Searching For My Photography Identity


Why photography? Who am I as a photographer? What is my style? What are my main tools of choice? What camera formats should I use? What ratio of film to digital should I shoot? How much editing and post production work to my photos do I feel comfortable with doing? How and where do I want to display my work?

Over the past 2 years as I have started to take photography more seriously these are some of the questions I have asked myself. Some are easier to answer than others but they are all important and they are all connected. Filling in some of these answers will and is helping shape who I am as a photographer and filmmaker.

One of the things I want to do with this blog and my personal YouTube channel is to document some of my thoughts and thought processes behind my creative direction for my photography. My filmmaking, although connected in many ways, has different aspects to it. I will document a slightly different set of things regarding filmmaking. I hope I make this all interesting enough for you to continue to follow along and see where all this goes.

Part 1 — Why Photography?

When I was a kid I was fascinated by the idea that some light passing through glass onto a piece of film produced an image. It doesn’t matter how many times I read about it or how it was explained to me it seemed like magic to me. I completely understood that it was science but it felt like something more. Maybe it was the fact that there’s a random element to what happens in front of the lens. Photography has captured some amazing moments through out its history and still does everyday. When by chance you point the camera at a certain spot just as something amazing happens it also feels a little like magic. I dig magic.

Photography isn’t magic though, right? It is art. Or is it? Whether photography is art is a question that has been around since the first pine-hole-camera-selfie was taken. This debate can take us down a worm hole that never ends with consensus about what is or isn’t art. Over the past year or so there have been many great blogs written and videos made about this debate. Do a search and you’ll find a ton of great ones. These are just my thoughts. I don’t buy into the idea that art is either subjective or objective. Just like most things that incite heated debate there is a lot of middle ground that is uncomfortable for many people to stand in so they run to one side or the other. Let’s focus on that middle ground. The debate about what is art can be looked at through a subjective lens as well as an objective one. For the purpose of this piece, this temporarily solves our “Is photography art?” question. For me, certain photographs inspire, create a mood or vibe just like a painting or a great piece of music can. So, is photography art? It can be. I dig art.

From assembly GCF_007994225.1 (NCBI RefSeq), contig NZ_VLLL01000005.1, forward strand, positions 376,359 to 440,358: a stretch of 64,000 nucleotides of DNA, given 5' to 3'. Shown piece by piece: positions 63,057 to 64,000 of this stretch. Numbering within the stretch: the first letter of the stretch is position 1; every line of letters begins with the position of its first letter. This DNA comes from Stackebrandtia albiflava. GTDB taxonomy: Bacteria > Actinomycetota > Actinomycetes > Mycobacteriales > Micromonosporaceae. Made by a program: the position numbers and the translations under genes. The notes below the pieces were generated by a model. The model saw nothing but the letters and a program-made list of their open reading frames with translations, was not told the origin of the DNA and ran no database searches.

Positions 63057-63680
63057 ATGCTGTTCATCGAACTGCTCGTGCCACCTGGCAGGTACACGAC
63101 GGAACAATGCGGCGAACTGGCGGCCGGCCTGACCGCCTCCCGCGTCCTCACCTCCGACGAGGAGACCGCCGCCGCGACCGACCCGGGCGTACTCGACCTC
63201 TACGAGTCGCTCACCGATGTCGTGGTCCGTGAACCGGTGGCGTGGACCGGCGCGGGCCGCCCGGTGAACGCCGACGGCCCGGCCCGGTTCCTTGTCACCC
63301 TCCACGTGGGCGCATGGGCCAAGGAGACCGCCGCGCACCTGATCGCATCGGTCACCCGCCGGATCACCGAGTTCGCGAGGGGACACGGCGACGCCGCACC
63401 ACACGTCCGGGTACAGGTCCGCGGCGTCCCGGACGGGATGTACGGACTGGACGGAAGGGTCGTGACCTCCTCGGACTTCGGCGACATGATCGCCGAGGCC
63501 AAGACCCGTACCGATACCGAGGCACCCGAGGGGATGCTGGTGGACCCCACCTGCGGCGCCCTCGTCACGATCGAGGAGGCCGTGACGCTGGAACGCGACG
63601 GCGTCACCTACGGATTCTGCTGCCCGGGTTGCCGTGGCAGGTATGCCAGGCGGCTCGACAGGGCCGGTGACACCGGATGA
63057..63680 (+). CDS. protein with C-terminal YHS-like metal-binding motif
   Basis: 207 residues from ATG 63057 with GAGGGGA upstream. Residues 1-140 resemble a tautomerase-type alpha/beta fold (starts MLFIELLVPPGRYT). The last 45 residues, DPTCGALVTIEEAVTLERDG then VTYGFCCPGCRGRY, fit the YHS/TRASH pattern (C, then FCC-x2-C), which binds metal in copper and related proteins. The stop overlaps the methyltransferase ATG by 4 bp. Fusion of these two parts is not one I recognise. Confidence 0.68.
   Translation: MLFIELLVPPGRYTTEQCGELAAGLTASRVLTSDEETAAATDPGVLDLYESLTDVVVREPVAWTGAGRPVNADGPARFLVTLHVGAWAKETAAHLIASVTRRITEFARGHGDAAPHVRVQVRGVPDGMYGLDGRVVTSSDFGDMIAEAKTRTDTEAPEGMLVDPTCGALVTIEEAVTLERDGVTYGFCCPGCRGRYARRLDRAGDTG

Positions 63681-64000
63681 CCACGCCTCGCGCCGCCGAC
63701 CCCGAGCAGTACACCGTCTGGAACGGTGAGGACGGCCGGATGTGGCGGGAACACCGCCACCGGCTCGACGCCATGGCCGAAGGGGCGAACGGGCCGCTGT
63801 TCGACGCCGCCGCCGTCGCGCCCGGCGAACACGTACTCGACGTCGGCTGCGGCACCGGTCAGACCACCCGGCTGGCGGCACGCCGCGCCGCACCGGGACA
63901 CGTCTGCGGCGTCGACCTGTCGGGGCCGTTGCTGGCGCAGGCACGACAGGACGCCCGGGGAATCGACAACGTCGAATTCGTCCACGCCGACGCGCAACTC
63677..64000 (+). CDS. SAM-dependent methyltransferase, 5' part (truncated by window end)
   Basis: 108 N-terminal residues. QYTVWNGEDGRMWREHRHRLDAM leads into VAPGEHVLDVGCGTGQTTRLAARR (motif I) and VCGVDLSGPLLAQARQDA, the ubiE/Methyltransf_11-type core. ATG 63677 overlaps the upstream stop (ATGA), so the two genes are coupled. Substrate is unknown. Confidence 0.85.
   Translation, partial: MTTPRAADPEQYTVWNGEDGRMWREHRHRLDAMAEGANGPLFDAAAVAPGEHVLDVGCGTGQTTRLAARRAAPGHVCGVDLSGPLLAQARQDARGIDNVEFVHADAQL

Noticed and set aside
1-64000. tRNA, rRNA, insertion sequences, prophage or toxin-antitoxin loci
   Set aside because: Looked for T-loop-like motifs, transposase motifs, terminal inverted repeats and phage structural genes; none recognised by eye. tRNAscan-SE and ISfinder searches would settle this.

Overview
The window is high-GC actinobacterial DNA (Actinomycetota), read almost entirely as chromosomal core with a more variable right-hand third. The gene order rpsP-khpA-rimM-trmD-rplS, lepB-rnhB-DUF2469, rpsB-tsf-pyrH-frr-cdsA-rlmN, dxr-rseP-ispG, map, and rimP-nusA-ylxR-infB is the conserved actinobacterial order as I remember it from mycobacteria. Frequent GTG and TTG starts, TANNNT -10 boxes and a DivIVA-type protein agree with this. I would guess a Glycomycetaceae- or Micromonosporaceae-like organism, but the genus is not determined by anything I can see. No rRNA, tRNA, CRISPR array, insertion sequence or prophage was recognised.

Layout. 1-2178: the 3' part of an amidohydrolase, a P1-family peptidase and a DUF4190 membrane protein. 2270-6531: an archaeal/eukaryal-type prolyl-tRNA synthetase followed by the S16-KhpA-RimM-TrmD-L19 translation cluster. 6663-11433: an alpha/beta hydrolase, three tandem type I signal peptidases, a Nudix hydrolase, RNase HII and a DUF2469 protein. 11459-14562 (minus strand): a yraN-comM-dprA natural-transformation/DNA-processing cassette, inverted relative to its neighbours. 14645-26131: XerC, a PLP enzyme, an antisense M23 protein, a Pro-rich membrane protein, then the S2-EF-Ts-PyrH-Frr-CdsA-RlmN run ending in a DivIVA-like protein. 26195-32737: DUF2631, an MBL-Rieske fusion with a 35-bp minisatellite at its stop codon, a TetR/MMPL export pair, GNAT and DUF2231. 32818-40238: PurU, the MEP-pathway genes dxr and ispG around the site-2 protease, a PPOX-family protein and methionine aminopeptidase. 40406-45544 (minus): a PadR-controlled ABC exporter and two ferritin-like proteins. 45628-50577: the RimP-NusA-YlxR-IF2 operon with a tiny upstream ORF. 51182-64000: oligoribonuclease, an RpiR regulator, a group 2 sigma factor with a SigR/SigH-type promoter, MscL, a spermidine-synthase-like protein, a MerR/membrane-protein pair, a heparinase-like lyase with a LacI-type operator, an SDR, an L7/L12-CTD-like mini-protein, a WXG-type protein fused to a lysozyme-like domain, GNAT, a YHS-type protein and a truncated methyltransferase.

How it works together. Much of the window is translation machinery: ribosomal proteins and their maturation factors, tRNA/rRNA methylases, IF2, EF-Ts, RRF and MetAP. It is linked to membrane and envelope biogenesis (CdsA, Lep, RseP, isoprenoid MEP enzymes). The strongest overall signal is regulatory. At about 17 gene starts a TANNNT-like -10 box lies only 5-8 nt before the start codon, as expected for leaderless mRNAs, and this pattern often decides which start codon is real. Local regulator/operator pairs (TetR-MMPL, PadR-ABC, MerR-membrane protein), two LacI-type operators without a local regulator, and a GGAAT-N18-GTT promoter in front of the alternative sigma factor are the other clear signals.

Just like all art forms, photography requires tools to create it. Unlike other art forms, with a couple of exceptions, photography has evolved and benefited tremendously from great technology advancements over its history. Whether you are shooting with an old pin hole camera, a large format field camera, a ranger-finder, 35mm SLR or a modern day DSLR, they are all pieces of technology. They are not all digital but they are all technological improvements over what preceded them. In June, Canon is releasing 2 cameras that have similar megapixel specs as digital medium format cameras that cost 10 times as much. It takes some pretty cool technology to make that happen. Photography is technology. I dig technology.

Art, technology with some magic mixed in seems like a pretty cool medium to create with. There’s something about the image making process that speaks to me. Choosing to dive back into photography was an easy decision and almost seemed inevitable. Some of the decisions after that point that will help shape me as an artist are not so obvious.

Some of the questions I posed at the beginning of this piece won’t be answered directly through blog or video but some will. Or least I will attempt to answer some.

In the next piece I address the question — How much editing and post production work to my photos do I feel comfortable with doing?

Check back soon. Visit my personal website for more about me and to see some of the photos I’ve taken recently. www.craigbergonzoni.com and sign up for my newsletter while you’re there.

One clap, two clap, three clap, forty?

By clapping more or less, you can signal to us which stories really stand out.